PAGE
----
Skip to 3 minutes and 11 seconds PROFESSOR MARY RENFREW: Healthcare is famous for being hierarchical and people having their place in the tree. Actually to provide high quality, consistent, compassionate, respectful, responsive, care– which is what we’re talking about as essential and important– you can’t work in that hierarchical way. You have to understand and respect each other, obviously, know each other’s roles. But you can’t only act inside that hierarchy. You have to be able to act together, to plan together, to talk together, and then to put all that into practice in a supportive and safe way.

Skip to 4 minutes and 0 seconds MARGOT MCCULLOCH: Certainly for me, it’s very important to give people positive feedback in the first instance. So within my teams, I’m working really hard to thank people, to recognize when things have been done well, to recognize when they’ve stretched themselves, when they’ve gone above and beyond, or actually just to recognize that they’re doing their fundamental job– and to thank them for coming into work day in day out, night in night out, and actually being the fantastic people that they are. If you do that often enough and you do it in a way that’s genuine– because it has to be genuine, otherwise it doesn’t mean anything to anyone. So to make it meaningful and genuine.

Skip to 4 minutes and 45 seconds MAIRI O’KEEFE: It’s very important to lead by example, and to motivate others by your example, and to show that the standards that you have are expected from everybody else on your team.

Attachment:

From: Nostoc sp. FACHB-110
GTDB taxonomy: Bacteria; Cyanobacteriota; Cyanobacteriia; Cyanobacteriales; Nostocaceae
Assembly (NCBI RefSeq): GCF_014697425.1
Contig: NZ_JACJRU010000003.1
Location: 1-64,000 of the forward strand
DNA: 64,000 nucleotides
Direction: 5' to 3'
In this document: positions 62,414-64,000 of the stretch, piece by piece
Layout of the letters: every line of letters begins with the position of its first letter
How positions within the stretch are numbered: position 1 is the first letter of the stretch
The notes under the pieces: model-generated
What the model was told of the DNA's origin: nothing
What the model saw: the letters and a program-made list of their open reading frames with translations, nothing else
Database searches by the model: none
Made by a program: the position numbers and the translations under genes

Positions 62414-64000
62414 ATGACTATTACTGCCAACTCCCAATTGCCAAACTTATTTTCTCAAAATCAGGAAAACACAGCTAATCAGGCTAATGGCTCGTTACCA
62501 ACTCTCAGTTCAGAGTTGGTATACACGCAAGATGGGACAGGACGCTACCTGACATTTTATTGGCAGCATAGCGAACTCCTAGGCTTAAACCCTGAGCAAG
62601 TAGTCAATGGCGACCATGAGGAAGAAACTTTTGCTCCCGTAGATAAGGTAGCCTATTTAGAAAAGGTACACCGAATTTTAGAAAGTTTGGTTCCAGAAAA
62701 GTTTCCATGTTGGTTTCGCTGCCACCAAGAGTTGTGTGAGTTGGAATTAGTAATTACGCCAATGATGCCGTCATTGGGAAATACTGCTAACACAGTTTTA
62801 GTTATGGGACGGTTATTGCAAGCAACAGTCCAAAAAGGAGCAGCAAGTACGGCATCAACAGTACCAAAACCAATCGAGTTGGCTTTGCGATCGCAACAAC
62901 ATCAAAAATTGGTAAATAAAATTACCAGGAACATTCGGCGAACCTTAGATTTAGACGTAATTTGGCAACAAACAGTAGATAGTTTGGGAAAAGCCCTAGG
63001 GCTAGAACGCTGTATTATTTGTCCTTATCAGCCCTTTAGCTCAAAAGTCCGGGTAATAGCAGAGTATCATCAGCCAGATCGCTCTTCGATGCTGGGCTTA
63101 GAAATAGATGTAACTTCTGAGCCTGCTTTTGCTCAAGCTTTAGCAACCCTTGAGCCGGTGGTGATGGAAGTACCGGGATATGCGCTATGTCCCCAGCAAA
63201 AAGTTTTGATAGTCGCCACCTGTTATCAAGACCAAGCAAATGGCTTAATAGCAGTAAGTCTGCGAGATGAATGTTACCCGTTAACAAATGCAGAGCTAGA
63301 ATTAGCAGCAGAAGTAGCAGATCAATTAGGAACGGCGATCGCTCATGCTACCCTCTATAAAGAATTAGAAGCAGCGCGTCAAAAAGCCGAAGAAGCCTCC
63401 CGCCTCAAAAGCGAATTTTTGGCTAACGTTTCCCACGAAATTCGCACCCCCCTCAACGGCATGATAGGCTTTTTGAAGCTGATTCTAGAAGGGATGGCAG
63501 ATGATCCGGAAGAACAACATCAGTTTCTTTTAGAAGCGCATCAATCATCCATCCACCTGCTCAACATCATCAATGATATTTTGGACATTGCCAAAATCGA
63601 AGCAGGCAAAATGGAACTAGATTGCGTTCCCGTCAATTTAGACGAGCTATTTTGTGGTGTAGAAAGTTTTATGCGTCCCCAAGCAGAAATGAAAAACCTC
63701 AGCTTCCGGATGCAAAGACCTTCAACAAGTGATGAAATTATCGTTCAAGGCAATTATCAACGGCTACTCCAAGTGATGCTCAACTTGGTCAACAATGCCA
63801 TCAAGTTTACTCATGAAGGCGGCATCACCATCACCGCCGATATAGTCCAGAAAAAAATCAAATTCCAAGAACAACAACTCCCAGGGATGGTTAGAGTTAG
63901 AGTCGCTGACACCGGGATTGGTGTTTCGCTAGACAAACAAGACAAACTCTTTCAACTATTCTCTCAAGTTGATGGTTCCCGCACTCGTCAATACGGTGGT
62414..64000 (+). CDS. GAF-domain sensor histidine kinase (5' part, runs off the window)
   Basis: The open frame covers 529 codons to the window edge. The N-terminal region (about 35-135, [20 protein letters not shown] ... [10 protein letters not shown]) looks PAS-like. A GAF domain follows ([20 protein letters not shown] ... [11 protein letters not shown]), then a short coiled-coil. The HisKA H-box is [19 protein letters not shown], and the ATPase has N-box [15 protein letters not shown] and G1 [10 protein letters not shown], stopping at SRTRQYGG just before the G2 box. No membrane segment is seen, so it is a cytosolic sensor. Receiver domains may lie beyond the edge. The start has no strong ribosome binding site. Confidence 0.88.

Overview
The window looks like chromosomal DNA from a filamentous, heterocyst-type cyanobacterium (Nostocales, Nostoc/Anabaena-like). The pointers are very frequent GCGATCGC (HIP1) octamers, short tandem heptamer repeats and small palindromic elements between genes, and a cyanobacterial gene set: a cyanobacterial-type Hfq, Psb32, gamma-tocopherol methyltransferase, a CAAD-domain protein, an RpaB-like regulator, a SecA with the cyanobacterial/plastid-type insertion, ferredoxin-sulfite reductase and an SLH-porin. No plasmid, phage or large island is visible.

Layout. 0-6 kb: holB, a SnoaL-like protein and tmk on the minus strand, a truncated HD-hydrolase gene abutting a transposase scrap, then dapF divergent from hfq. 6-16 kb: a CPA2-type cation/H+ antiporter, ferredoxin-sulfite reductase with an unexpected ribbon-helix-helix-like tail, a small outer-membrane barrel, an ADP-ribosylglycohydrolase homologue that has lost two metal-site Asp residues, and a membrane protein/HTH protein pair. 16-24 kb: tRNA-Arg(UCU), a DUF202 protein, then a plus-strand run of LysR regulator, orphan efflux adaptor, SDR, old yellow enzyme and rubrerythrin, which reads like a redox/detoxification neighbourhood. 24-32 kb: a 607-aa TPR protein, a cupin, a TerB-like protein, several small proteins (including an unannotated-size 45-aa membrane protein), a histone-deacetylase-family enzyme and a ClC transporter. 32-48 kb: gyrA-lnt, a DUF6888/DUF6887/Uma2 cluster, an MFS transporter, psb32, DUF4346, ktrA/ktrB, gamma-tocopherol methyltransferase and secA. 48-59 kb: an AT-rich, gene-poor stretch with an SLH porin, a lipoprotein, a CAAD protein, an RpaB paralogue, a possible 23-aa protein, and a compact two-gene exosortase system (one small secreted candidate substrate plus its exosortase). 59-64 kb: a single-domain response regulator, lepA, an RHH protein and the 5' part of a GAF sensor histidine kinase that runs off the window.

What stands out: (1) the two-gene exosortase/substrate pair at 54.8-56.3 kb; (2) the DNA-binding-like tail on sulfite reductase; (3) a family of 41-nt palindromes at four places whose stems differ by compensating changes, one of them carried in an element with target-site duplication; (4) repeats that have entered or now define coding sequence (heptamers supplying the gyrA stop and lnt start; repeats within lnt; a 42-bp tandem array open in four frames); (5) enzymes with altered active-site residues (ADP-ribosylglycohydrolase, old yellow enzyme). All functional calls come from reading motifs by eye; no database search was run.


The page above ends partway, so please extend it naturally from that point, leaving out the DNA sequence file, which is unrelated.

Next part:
Skip to 4 minutes and 56 seconds MARGOT MCCULLOCH: OK, so for me, what’s really important about being a leader– and therefore leading compassionate care– is to make sure that everybody, no matter what level, knows that they are a leader and that they have leadership qualities. So an example of that is I’ve got a very experienced member of the team who dealt with a clinical situation amazingly. I spoke to him about it following morning after it happened at night, and he briefly described how a patient had been very unwell but actually had been very agitated. They had at one point four policeman, they had the site manager on, they had security. And then the patient became very unwell and went into cardiac arrest.

Skip to 5 minutes and 34 seconds The individual nurse described to me how they dealt with the police. How they dealt with a cardiac arrest, how they directed, and even more importantly they’d gone back and debriefed with the ward staff afterwards. Amazing. I couldn’t ask for anything else. And as he walked out of the room, I said, what fantastic leadership skills you had there. What a fantastic job you did. And he said, I’m not a leader. And to me it broke my heart. I spoke to him about another time, and I said to him, you are a leader. How many people did you influence? How much good role modeling do you do?

Skip to 6 minutes and 5 seconds You were so caring to the ward staff, to the patients as well, and you dealt with so many different people. So for me, I want to make sure that everyone knows that they have leadership qualities and how they can develop leadership qualities to provide compassionate care.

What's needed to lead or manage compassionate care?

In this video, you will hear comments from people across the health and social care industry who talked about what they think is important about leading and managing compassionate care.

Do you agree with their observations? Thinking back to the key leadership activities that you identified from Allison’s story in the previous step, is there anything they have left out?

Share your own ideas in the discussion area below.

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This video is from the free online course:

Compassionate Care: Getting it Right

University of Dundee